|Publication number||US5085386 A|
|Application number||US 07/499,968|
|Publication date||Feb 4, 1992|
|Filing date||Mar 27, 1990|
|Priority date||Mar 27, 1990|
|Publication number||07499968, 499968, US 5085386 A, US 5085386A, US-A-5085386, US5085386 A, US5085386A|
|Inventors||Thomas W. Hicks, Ron Hodgins|
|Original Assignee||Thomas W. Hicks|
|Export Citation||BiBTeX, EndNote, RefMan|
|Patent Citations (9), Referenced by (17), Classifications (4), Legal Events (4)|
|External Links: USPTO, USPTO Assignment, Espacenet|
The invention relates to paintbrush holders.
A number of arrangements have been proposed for holding of a paintbrush in a particular position relative to a supporting paint can. Such structures allow the user a convenient manner of supporting of a paintbrush relative to a paint can and avoids the problem of positioning the paintbrush on the container rim when not in use.
The prior art structures, as exemplified in U.S. Pat. Nos. 2,184,460, 4,014,453, 3,729,158, 3,948,413, and 4,832,293, are relatively complicated and do not provide for a simple means of supporting of the paintbrush holder on a conventional paint can as well as on other related paint container edges. Furthermore, these structures are quite complicated and thus have not found significant success in the marketplace.
The structure of U.S. Pat. No. 2,184,460 is quite complicated, requires two supports either side of the container and thumb screw adjustments for maintaining engagement of the support on the container edge. Such an arrangement is difficult to manufacture and is not convenient to use.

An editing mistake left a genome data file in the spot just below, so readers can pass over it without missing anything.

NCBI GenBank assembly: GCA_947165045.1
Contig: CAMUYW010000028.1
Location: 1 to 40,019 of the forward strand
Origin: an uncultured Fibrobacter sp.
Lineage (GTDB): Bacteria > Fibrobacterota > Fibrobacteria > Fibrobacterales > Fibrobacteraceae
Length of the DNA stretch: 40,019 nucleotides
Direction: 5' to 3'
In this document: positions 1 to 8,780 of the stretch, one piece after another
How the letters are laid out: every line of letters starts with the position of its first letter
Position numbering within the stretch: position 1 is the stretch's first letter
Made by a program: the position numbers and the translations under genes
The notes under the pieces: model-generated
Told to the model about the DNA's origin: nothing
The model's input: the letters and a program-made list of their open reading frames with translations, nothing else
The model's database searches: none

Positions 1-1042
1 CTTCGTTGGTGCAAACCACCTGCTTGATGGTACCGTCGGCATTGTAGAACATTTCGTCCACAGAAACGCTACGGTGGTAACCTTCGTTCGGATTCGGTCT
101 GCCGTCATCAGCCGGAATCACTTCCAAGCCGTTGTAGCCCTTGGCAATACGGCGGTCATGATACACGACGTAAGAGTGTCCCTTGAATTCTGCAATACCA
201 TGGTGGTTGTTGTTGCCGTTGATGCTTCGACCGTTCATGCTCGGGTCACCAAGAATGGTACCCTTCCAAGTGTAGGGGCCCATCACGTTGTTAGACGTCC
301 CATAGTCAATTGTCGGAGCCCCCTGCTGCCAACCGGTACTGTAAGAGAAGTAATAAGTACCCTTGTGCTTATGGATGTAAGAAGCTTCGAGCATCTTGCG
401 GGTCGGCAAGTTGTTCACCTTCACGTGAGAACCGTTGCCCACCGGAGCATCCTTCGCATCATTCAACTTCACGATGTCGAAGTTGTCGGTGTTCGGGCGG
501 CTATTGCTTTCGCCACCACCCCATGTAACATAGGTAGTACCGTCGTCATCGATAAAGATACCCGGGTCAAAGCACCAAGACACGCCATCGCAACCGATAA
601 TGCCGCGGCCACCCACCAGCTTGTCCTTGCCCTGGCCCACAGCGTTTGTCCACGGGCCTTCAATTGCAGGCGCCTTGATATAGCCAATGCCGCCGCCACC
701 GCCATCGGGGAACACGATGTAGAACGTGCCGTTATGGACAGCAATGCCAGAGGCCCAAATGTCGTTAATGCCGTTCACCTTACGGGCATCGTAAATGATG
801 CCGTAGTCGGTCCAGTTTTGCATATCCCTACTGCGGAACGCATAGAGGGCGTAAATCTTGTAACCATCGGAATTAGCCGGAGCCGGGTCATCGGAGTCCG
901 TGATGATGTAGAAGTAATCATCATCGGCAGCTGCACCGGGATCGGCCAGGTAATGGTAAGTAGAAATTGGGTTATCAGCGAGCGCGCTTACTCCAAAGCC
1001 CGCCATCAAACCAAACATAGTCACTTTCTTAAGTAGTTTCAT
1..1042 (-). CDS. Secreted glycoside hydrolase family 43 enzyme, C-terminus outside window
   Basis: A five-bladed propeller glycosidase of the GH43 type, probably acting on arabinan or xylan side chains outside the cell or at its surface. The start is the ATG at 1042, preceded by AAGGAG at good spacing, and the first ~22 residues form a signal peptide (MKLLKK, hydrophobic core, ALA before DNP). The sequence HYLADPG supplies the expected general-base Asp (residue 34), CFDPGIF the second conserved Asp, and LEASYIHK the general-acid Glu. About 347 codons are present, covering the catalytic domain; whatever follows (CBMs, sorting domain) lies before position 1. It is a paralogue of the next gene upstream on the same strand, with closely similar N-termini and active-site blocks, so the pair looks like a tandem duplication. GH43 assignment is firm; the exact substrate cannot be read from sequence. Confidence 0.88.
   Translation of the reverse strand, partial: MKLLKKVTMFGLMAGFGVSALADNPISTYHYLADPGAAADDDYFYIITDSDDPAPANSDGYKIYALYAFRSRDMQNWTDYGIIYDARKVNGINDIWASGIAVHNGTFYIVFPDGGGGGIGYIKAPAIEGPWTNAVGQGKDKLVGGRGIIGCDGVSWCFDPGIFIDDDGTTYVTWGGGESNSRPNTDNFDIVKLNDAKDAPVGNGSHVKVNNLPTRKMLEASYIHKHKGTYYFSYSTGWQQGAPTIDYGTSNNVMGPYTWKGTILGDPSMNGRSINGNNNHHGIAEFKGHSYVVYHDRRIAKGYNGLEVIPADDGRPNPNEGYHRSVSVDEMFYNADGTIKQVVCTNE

U.S. Pat. No. 3,948,413 discloses a different structure which supports the brush by engaging the lower edge thereof and uses an upwardly angled support surface for further support of the brush. With this arrangement, paint accumulates in the lower trough and the bristles of the brush are used for support which generally is not desirable.
U.S. Pat. No. 3,729,158 defines a metal arrangement for engaging the edge of a conventional paint can in combination with a magnet for suspending of a paintbrush adjacent the paint holder. Again, this arrangement is not easily manufactured and suffers from the perception that the brush is not particularly well supported.
U.S. Pat. No. 4,832,293 discloses a unique arrangement for supporting of a paintbrush in combination with other functions by utilizing the bale of the paint can. This again is a fairly complicated arrangement and, to applicant's knowledge, has not been accepted in the marketplace.
There remains a need to provide a simple paintbrush holder which is easy to manufacture, supports the paintbrush in an acceptable manner, and also provides for easy use by the end user with respect to multiple paint containers.
A paintbrush holder according to the present invention comprises a structure having a forward face generally of constant width at the bottom region thereof and tapering upwardly to a brush handle receiving slot which includes two arms either side of said slot which project forward of the face. The holder at the bottom edge includes a container engaging means adapted to engage the rim of a conventional paint can and support the holder in an upwardly and outwardly extending angle from the rim of the conventional paint can. The container engaging means has two separate and distinct gripping areas adapted for snuggly engaging paint containers of different rim configurations.
According to a preferred embodiment of the invention, the paintbrush holder is nestable, one within another.
According to yet a further aspect of the invention, the container engaging arrangement is provided in the sidewalls of the holder adjacent the bottom edge of the container.